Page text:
There are moments in time when history expects you to deliver on the promises you make – equity, justice, opportunity, understanding.
That moment is now.

Over the past week, we have all been collective witness to a wave of raw emotion prompted by the killing of George Floyd. Publicly and privately, we feel sadness, anger, exhaustion and rage. Thousands have taken to the streets to speak out against what we know to be true: George Floyd’s death at the hands of police, coming as it did so soon after the deaths of Ahmaud Arbery while going for a jog and Breonna Taylor in her own home, is not an isolated incident. Rather, is a brutal reminder of the violent consequences of racism in America.

Person-to-Person stands with those in the communities in which we live and serve. We pledge to confront racial injustice wherever we see it and promote equity whenever we can. Founded in the wake of the assassination of Dr. Martin Luther King, Jr. in 1968 by parishioners of St. Luke’s Parish in Darien, Person-to-Person sought to honor Dr. King by opening and maintaining a dialogue intended to lead to understanding and reconciliation. Concerned about growing civil rights issues, our founders took bold action to advocate for and offer assistance to those impacted by poverty and injustice. To this day, these principles of creating equitable access to resources provide the framework for our programs – food and emergency financial assistance, casework services, campership, scholarship, mentorship – and imbue our connection with the community.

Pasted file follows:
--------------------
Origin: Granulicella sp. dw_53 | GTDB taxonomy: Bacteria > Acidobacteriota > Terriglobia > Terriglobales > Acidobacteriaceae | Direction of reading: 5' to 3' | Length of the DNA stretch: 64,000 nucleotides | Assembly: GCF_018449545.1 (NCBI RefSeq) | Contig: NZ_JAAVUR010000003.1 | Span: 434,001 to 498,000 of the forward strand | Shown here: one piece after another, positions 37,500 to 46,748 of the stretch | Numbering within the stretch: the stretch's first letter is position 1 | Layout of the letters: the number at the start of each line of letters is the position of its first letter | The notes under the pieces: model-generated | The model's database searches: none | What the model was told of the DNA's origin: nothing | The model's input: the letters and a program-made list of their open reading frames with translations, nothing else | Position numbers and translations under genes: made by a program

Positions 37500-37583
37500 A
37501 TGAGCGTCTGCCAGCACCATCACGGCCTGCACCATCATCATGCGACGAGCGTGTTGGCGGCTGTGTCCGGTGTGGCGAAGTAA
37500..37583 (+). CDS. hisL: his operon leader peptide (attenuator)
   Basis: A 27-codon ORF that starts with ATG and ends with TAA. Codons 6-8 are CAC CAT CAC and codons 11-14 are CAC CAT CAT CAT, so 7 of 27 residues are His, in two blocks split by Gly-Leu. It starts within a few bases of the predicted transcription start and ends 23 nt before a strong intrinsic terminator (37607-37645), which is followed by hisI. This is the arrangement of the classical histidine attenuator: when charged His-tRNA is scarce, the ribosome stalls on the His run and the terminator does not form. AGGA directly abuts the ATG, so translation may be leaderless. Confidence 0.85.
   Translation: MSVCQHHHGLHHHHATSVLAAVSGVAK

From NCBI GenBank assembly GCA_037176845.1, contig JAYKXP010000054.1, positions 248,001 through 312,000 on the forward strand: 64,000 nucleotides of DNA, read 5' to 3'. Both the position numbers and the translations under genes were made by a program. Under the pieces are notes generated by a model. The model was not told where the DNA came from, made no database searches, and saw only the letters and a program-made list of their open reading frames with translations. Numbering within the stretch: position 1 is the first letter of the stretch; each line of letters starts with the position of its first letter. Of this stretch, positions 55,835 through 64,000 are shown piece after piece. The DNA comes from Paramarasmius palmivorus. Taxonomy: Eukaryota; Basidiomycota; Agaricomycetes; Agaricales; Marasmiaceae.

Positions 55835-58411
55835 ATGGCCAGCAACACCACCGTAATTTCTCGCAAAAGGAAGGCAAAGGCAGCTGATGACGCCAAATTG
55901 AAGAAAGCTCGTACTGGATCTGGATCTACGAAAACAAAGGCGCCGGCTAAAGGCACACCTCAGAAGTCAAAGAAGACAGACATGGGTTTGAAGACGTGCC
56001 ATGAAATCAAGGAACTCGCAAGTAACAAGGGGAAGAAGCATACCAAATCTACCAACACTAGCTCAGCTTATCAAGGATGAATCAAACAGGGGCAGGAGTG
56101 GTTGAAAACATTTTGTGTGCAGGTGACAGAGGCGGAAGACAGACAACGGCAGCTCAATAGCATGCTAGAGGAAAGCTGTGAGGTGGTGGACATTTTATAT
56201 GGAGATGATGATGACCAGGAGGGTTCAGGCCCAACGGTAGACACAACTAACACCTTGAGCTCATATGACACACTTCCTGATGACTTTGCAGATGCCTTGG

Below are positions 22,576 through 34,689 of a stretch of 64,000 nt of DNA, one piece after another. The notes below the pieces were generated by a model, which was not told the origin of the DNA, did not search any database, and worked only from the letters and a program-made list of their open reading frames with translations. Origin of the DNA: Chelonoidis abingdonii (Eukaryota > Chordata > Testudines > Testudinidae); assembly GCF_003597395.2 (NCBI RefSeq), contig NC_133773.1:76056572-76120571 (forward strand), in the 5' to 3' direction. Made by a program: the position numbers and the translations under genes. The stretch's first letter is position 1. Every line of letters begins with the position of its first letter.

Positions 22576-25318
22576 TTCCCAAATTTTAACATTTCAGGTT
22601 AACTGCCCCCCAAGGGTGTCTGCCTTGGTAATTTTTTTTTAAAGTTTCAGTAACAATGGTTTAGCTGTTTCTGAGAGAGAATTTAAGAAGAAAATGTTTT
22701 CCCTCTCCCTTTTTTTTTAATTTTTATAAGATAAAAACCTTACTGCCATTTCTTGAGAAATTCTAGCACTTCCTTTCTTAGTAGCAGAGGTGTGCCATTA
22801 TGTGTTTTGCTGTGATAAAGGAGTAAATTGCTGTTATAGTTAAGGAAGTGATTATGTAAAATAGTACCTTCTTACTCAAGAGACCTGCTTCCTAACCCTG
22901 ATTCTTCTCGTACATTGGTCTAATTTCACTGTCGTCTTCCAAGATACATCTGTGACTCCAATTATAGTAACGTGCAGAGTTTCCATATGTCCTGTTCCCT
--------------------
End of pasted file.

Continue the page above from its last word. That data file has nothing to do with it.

More than 50 years after Dr. King’s assassination, justice remains elusive. Yet, in his words: “We must accept finite disappointment but never lose infinite hope.” We each have an opportunity and an obligation – every day- to take the path of our founders, to work towards progress, to seek understanding. Today, we reaffirm the values on which we were founded.

Person-to-Person remains rooted in the principles of equity, opportunity and justice that Dr. King taught. We are committed to serving in the collective work towards an equitable and just society.

In solidarity,

Nancy Coughlin